It arrived on March 17, in the evening, and I began working on it personally, keeping notes on everything I did in my engineering notebook. It had taken me a long time to have a clock sent to me in this state, and I didn't want to do anything that might cause a loss of information. So, I did not open the clock up right away. Leaving the cover on, I put it into maintenance mode, and did as much testing as I possibly could without disturbing the hardware. I next removed the front cover, and observed that the drop of the enamel paint on the potentiometer was still intact. I started doing additional testing, using electrical test points I could reach along the front edge of the printed circuit board that controlled the optics. I then decided to continue my work the next day, when I'd be more alert.
The following morning, I pulled the optics board out on an extender, and made additional measurements, but there was still nothing out of the ordinary. Somewhere along the way, the company president, Mark Ain, came along and asked me how I was doing. I quickly realized that Mark was very impatient with my approach. Mark is the very essence of an entrepreneur; a hands-on guy with a bias towards action. He probably would have ripped the clock apart the instant it came in the door. In contrast, I'm a very careful engineer (some might say obsessive compulsive). I didn't want to do anything that might destroy evidence, but my methodical approach was clearly driving Mark crazy.
There's a lesson here, which is why I'm spending so much time on this story. Mark is a person who understood that running a company successfully requires many different people with different personalities and different skills. Mark didn't hire me to be like him. Mark hired me to be a methodical engineer, who would dot the i's and cross the t's. And if you hire someone to do a job, and he's good at it, you've got to let him do it his way. And so Mark went away, I think because it was painful for him to watch me work so slowly. I spent the entire day systematically analyzing the clock's operation, concentrating on the electronics of the optics board. That was my main suspect, but I could find no problem with it.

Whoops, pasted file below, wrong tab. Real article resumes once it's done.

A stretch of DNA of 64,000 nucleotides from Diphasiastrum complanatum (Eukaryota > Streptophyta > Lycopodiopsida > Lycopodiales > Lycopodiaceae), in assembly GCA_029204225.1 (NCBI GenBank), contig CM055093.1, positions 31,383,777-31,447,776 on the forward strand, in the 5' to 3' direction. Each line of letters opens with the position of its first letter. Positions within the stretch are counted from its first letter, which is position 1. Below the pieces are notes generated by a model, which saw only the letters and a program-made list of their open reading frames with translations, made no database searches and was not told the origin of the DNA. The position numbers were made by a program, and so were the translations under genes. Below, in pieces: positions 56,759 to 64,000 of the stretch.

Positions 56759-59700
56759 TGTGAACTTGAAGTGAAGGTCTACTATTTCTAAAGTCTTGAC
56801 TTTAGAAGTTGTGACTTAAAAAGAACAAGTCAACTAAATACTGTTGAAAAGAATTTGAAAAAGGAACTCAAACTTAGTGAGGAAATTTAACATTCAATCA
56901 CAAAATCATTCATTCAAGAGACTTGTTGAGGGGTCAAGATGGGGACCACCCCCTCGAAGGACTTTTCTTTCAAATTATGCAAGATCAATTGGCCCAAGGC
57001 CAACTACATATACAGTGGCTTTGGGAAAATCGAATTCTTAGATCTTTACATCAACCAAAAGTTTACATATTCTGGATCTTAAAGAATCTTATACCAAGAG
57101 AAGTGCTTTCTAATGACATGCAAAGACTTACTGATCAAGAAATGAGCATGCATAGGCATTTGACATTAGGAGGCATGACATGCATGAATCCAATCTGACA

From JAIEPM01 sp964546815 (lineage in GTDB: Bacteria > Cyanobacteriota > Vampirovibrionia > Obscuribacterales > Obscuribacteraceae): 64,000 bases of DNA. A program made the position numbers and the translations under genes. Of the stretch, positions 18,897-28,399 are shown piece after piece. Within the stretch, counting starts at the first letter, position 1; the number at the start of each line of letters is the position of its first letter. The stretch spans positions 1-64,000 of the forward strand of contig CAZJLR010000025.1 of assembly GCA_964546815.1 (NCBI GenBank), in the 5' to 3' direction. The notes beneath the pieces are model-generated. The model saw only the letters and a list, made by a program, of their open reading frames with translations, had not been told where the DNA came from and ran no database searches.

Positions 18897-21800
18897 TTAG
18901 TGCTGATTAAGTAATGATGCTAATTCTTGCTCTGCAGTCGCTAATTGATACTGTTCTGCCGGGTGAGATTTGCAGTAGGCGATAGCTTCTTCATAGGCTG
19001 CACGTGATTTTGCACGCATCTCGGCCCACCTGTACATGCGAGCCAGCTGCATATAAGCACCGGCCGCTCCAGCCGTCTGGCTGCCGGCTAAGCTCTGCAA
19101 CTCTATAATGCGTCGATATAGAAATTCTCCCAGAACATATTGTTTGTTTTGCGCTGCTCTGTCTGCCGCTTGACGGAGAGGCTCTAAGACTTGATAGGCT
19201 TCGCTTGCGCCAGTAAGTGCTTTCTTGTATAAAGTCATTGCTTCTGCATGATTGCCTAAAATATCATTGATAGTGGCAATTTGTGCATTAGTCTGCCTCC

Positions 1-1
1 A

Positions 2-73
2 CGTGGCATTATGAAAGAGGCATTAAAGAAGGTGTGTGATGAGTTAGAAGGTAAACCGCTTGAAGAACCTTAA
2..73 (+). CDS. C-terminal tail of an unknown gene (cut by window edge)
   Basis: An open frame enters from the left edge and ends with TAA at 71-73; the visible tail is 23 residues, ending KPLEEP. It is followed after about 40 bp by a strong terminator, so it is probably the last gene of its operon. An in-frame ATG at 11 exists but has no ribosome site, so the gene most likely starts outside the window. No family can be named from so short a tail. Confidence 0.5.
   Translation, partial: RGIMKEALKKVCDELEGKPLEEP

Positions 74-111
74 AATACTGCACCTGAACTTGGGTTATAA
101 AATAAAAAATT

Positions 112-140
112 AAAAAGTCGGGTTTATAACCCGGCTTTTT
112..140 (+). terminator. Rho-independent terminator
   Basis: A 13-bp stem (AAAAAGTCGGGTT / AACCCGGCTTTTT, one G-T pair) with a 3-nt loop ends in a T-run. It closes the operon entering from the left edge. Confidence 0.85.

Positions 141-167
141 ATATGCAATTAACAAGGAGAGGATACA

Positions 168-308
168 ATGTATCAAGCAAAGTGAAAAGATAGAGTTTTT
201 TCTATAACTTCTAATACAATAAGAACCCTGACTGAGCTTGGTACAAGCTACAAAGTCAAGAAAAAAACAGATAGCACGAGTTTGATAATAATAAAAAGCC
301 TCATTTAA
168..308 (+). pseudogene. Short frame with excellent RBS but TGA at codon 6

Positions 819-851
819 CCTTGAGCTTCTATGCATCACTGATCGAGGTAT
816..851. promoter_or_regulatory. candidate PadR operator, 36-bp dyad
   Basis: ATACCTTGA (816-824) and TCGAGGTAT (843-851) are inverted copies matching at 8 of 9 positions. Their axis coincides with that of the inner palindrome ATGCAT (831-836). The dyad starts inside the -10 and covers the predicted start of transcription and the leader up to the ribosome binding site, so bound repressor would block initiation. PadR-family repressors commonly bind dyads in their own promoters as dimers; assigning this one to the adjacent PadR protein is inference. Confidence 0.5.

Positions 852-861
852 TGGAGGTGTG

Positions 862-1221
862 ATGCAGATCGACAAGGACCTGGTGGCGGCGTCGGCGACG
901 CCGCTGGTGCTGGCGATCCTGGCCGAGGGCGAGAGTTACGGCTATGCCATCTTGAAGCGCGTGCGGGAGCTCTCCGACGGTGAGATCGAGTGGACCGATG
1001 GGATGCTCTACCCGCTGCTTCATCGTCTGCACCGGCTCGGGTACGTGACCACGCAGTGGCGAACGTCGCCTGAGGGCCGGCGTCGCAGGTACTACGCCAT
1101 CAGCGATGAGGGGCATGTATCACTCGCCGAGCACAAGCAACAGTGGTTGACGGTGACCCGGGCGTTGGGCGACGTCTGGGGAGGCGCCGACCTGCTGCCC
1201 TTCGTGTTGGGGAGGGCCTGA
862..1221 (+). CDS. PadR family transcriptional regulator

Thus it wasn't until the late afternoon when I removed the printer, exposing the optics reader block. This was an assembly that illuminated the timecard with "grain of rice" lightbulbs, and monitored the marks on the card with an array of phototransistor sensors. There were actually two phototransistors looking at the clock marks printed on the timecard, offset by a quarter of the mark spacing. These were called the "clock" and "quadrature" phototransistors, and having two of them allowed us to detect which way the card was moving at any moment, up or down. I pulled back these photo transistors, turned on the lights in the block, and put my eye to the holes in the block so that I could see what they were looking at. Moving a card up and down in the card slot, I could see the black marks of the clock track going by. But there was also a brilliant white spot of light in my view, in front of the quadrature transistor. It looked like a flash photo in which there's an object which is too close to the flash, and hence looks extremely bright and washed-out.